III. Alterations of the Canyon Shape that Inhibit Attachment

IV. Antiviral Agents that Interfere with Capsid Function

V. Conclusion


11. Structural Determinants of Serotype Specificity, Host Range, and Thermostability in Poliovirus

I. Introduction

II. Poliovirus Structure

III. Comparison of the Structures of P1/Mahoney and P3/Sabin

IV. Serotype-Specific Conformations in Antigenic Site 1

V. What Are the Determinants of Mouse Virulence?

VI. Molecular Modeling of Loop Structures in Poliovirus

VII. Newly Recognized Components of the Virion Structure

VIII. Temperature Sensitivity in the P3/Sabin Strain


12. Structure of Foot-and-Mouth Disease Virus

I. Introduction

II. Determination of the Three-Dimensional Structure

III. An Overview of the Structure of the Capsid

IV. Antigenic Surface of Foot-and-Mouth Disease Virus

V. Peptide Vaccines

VI. Cell Attachment Site

VII. Uncoating, Assembly, and Disassembly

VIII. Conclusions


13. Escape Mutant Analysis of a Drug-Binding Site can be Used to Map Functions in the Rhinovirus Capsid

I. Introduction

II. Results

III. Discussion


14. Quantitative Structure-Activity Relationships and Biological Consequences of Picornavirus Capsid-Binding Compounds

I. Introduction

II. Enantiomeric Effects

III. Structure-Activity Studies Based on Chain Length

IV. A Model for HRV14 Activity

V. Binding of Disoxaril

VI. Mechanism of Action

VII. Antiviral Activity in Virus-Infected Animals

VIII. Conclusions


15. Comparative Structures of Two Lysozyme-Antilysozyme Complexes

I. Introduction

II. HyHEL-5 and HyHEL-10 Fab Complexes with Lysozyme


16. Structural Basis of Antigen-Antibody Recognition

I. Introduction

II. Crystallographic Studies of Fab-Lysozyme Complexes

III. Idiotype-Anti-Idiotype Interactions

IV. Solubilization of the T Cell Antigen Receptor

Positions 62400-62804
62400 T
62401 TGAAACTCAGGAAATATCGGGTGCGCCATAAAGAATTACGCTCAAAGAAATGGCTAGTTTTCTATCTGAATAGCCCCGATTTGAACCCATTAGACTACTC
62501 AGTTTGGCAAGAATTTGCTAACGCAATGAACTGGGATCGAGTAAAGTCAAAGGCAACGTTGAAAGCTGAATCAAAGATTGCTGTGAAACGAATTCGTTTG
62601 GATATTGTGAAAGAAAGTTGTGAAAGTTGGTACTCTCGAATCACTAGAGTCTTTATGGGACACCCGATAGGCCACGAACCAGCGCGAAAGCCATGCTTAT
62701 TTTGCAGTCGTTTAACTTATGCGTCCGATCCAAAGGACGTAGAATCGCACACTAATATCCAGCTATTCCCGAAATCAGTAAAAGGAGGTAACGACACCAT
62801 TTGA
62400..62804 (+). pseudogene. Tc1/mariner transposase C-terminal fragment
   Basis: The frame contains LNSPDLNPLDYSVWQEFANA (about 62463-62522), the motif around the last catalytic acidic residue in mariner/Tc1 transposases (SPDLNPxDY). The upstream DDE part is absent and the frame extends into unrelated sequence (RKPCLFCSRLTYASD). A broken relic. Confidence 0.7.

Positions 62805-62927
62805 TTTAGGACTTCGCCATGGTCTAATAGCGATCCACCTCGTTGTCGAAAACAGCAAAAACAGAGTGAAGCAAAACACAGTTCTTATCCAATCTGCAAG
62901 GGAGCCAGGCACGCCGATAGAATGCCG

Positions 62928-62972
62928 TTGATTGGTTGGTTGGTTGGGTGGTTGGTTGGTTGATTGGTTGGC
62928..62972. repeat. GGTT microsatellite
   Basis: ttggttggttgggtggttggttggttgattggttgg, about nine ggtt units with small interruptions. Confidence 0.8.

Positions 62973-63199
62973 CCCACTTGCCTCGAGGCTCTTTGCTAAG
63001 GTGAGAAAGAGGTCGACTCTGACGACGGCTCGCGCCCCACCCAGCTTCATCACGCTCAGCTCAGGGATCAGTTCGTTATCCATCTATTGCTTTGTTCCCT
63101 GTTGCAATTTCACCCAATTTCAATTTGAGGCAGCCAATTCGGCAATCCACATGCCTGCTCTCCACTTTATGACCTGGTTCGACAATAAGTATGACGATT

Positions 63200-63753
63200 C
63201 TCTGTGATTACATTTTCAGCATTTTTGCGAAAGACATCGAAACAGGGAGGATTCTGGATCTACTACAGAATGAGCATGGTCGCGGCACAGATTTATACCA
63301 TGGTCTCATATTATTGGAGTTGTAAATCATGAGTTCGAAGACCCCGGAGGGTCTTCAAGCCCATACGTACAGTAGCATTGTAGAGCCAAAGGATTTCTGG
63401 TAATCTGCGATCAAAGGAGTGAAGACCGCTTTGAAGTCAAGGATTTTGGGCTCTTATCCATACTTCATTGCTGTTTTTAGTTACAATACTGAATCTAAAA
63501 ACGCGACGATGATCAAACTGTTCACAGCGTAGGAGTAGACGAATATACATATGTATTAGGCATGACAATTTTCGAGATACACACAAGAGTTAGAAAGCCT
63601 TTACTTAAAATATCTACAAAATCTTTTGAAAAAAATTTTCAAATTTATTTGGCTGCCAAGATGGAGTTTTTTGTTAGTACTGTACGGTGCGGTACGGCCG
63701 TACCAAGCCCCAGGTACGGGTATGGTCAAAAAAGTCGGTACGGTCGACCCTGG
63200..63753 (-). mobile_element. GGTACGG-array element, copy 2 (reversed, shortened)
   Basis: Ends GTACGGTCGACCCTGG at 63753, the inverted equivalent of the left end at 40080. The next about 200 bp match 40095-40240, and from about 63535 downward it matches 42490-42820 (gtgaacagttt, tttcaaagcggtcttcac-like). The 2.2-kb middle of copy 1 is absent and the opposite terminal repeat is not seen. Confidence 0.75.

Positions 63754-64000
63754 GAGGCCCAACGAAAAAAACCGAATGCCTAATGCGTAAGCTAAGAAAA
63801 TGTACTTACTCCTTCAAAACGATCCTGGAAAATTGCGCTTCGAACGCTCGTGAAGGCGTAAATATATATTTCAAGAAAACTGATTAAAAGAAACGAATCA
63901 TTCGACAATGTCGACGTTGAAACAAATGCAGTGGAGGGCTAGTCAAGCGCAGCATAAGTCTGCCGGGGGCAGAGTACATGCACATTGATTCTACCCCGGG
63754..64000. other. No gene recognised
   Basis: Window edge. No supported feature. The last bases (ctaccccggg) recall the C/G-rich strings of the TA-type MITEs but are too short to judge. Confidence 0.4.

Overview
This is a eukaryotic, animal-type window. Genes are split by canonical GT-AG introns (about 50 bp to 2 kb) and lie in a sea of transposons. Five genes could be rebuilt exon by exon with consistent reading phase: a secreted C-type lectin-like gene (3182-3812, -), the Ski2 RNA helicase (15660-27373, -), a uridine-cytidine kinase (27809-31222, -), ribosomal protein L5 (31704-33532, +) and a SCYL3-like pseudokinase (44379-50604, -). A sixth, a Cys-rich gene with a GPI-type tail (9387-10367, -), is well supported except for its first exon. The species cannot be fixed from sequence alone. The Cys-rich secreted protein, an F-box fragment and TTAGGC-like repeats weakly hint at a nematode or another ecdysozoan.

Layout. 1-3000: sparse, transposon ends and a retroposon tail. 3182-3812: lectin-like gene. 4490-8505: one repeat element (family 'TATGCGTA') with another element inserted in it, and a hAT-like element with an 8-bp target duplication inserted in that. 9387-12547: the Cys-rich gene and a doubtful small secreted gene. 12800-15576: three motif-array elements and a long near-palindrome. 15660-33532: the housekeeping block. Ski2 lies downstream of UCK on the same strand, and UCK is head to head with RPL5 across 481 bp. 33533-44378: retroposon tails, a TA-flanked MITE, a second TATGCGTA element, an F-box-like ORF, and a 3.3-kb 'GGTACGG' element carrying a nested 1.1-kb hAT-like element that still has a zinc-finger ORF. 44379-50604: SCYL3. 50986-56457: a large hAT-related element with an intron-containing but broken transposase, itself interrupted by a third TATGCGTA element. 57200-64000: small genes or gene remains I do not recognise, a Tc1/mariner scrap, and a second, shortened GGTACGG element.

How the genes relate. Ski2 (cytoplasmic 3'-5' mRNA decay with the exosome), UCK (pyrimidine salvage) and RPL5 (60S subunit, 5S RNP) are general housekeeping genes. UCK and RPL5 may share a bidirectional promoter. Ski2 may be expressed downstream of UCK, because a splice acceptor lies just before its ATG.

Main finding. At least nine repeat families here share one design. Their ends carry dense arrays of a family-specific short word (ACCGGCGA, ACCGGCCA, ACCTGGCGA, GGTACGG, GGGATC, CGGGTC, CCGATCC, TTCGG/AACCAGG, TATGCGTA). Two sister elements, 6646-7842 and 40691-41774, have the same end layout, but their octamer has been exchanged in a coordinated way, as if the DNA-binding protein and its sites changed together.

17. Analysis of Antibody-Protein Interactions Utilizing Site-Directed Mutagenesis and a New Evolutionary Variant of Lysozyme

I. Introduction

II. Interactions of HyHEL-5 with HEL

III. Interactions of HyHEL-10 and HyHEL-8 with HEL

IV. Summation and Conclusion


18. Approaches toward the Design of Proteins of Enhanced Thermostability

I. Introduction

II. Hydrophobic Interactions

III. Hydrogen Bonding

IV. Helix-Dipole Interactions

V. Substitutions That Decrease the Entropy of Unfolding

VI. Removal of Strain

VII. Disulfide Bridges

VIII. Conclusions


19. Interplay among Enzyme Mechanism, Protein Structure, and the Design of Serine Protease Inhibitors

I. Introduction

II. Mechanism-Derived Inhibitors

III. Structure-Derived Inhibitors


20. Applications of Crystallographic Databases in Molecular Design

I. Introduction

II. Description of Crystallographic Databases

III. Molecular Design and Databases

IV. Examples of Database Utilization

V. Application to Design

VI. Conclusions


21. Virus Structure and the AIDS Problem: Strategies for Antiviral Design Based on Structure

I. Introduction

II. Overall Structure of HIV and Genomic Arrangement

III. A Detailed Look at the HIV Proteins in Light of Other Viral Structures

IV. Conclusion


22. Analysis of the Reverse Transcriptase of Human Immunodeficiency Virus Expressed in Escherichia Coli



23. Structural Studies on Human Immunodeficiency Virus Reverse Transcriptase

I. Introduction

II. Production and Purification of Recombinant HIV RT

III. Crystallization of HIV RT

IV. Results

V. Conclusions


24. Human Immunodeficiency Virus (Type 1) Protease: Enzymology and Three-Dimensional Structure of a New AIDS Drug Target

I. Introduction

II. Biochemistry of the HIV-1 Protease

III. Crystal Structure of the HIV-1 Protease


25. Oligomeric Structure of Retroviral Envelope Glycoproteins

I. Introduction

II. Materials and Methods

III. Results

IV. Discussion


26. Tumor Necrosis Factor: A Nonviral Jelly Roll

I. Introduction

II. Structure Determination

III. Structure

IV. Conclusions




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© Academic Press 1990
28th February 1990
Academic Press
eBook ISBN:

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W Laver